Patient-specific intervention enhances anticoagulation therapy
Interventions specifically tailored to patients with heart failure significantly improve anticoagulation therapy, suggests a recent study.
To examine the effect of a patient-specific tailored intervention on anticoagulation control, researchers randomly assigned patients with heart failure taking warfarin therapy (n=145) to either standard care or a one-time intervention assessing potential risk factors for lability of international normalized ratio (INR), in which they received specific instructions. They then assessed time in therapeutic range (TTR) using Rosendaal’s linear model 3 months before and after the intervention.
Anticoagulation control was significantly increased with the patient-specific tailored intervention. Prior to intervention, the median TTR levels were suboptimal in the interventional and control groups (53 vs 45 percent; p=0.14). After the intervention, the median TTR rose significantly in the interventional group compared with the control group (80 [interquartile range, 62 to 93 percent] vs 44 percent [29 to 61 percent]; p<0.0001).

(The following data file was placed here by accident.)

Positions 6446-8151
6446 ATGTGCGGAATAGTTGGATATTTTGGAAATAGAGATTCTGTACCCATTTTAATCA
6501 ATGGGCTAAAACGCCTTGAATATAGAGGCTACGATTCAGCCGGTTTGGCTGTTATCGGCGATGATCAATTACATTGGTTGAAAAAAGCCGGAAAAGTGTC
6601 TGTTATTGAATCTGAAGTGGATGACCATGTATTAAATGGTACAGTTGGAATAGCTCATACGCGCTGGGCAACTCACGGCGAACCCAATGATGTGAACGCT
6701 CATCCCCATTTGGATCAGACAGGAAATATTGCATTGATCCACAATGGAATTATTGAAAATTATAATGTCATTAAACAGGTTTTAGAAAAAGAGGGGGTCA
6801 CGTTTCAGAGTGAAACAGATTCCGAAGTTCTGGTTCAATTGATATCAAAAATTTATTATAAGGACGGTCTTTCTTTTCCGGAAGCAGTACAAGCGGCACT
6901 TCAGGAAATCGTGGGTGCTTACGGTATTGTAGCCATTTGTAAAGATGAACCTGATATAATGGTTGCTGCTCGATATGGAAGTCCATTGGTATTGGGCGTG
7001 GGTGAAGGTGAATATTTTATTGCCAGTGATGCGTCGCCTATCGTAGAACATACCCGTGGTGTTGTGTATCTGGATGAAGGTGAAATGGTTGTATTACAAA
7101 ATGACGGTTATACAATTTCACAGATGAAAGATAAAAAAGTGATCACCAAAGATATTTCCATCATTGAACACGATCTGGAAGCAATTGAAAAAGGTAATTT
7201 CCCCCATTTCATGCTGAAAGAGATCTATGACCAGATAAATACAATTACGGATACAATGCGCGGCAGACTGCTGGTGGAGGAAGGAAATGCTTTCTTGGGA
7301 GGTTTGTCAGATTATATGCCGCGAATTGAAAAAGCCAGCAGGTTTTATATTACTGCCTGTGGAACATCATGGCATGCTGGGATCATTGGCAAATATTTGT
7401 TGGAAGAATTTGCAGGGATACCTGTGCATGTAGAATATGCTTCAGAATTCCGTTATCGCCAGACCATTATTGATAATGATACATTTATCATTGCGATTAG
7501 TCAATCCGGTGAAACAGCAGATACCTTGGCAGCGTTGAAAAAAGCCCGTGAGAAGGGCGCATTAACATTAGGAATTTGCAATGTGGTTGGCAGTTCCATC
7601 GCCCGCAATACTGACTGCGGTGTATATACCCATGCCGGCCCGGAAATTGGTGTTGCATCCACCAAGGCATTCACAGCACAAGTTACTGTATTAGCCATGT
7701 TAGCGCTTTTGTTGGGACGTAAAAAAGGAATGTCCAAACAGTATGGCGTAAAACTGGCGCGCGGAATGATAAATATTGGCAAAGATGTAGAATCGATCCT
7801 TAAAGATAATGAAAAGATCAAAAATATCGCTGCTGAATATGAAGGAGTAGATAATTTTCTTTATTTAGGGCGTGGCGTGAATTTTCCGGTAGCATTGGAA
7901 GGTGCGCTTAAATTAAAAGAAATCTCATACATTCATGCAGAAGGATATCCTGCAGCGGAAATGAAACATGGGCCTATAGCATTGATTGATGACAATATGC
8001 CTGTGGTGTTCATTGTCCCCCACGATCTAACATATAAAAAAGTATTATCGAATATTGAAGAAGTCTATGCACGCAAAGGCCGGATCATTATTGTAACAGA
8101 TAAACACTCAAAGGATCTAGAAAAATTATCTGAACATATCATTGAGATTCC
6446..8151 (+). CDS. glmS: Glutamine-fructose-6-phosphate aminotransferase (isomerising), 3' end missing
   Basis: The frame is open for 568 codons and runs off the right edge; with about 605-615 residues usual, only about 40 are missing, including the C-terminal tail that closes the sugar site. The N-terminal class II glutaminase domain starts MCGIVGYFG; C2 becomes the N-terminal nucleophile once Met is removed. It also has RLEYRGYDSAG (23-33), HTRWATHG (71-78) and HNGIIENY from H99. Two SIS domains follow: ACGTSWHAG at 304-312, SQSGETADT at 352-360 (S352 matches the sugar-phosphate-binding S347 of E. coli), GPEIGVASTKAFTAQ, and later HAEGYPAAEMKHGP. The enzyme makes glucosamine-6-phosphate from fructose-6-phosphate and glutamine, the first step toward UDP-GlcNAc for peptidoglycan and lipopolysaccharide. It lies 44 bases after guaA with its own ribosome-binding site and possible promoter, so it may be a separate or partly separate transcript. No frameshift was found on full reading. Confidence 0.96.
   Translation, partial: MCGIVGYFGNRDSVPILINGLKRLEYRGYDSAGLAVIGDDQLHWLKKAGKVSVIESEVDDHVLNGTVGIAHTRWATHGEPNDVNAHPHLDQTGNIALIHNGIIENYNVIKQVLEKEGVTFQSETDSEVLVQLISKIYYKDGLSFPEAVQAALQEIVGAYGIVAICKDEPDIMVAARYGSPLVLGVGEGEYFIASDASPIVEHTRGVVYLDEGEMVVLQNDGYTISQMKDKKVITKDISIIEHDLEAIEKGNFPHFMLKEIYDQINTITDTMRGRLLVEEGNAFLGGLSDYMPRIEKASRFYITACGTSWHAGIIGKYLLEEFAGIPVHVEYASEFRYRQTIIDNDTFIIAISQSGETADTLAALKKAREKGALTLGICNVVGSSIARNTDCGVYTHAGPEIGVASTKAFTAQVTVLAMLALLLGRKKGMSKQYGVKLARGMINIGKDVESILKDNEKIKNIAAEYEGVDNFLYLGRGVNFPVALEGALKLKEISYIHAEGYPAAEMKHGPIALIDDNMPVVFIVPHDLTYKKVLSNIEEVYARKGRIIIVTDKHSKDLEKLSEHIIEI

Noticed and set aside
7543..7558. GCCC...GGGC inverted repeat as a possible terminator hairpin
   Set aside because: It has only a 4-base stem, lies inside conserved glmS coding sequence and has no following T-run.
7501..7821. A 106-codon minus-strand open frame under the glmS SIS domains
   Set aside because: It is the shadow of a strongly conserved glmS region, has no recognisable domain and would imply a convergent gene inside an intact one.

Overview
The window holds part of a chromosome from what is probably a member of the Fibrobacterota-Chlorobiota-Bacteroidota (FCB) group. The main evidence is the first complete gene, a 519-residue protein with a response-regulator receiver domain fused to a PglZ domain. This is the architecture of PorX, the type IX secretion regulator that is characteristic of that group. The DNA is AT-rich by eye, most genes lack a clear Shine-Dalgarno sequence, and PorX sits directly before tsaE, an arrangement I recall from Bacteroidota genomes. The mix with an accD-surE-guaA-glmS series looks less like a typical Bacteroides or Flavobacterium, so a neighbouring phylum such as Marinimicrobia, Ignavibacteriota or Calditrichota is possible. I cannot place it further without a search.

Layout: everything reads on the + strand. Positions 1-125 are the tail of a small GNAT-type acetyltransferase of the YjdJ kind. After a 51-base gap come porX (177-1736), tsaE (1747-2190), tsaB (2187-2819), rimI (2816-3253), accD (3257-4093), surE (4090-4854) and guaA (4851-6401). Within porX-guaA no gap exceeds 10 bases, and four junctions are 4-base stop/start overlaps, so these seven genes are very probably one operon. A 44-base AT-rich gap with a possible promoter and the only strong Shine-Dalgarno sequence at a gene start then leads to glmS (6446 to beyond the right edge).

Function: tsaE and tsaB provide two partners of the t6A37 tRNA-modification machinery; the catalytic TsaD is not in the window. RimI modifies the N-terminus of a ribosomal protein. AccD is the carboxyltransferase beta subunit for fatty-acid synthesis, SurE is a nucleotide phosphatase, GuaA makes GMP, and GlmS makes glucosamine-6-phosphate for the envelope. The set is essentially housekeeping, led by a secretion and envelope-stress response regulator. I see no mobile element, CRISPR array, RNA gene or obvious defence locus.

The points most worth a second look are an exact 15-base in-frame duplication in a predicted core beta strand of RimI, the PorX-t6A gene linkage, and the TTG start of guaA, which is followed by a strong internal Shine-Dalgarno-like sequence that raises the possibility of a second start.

The patient-tailored intervention led to a significant improvement in the interventional group before vs after intervention (53 vs 80 percent; p<0.0001) but not in the control group (45 vs 44 percent; p=0.95). The interventional group also had substantially higher percentage of patients with a TTR ≥60 percent, considered therapeutic, than the control group (79 vs 25 percent; p<0.0001).
After intervention, the interventional group, but not the control group, had a significantly reduced INR variability (standard deviation of each patient’s INR measurements) from 0.53 to 0.32 (p<0.0001).
“Many patients with heart failure need anticoagulants, including warfarin,” researchers said. “Good control is particularly challenging in heart failure patients, with <60 percent of INR measurements in the therapeutic range, thereby increasing the risk of complications.”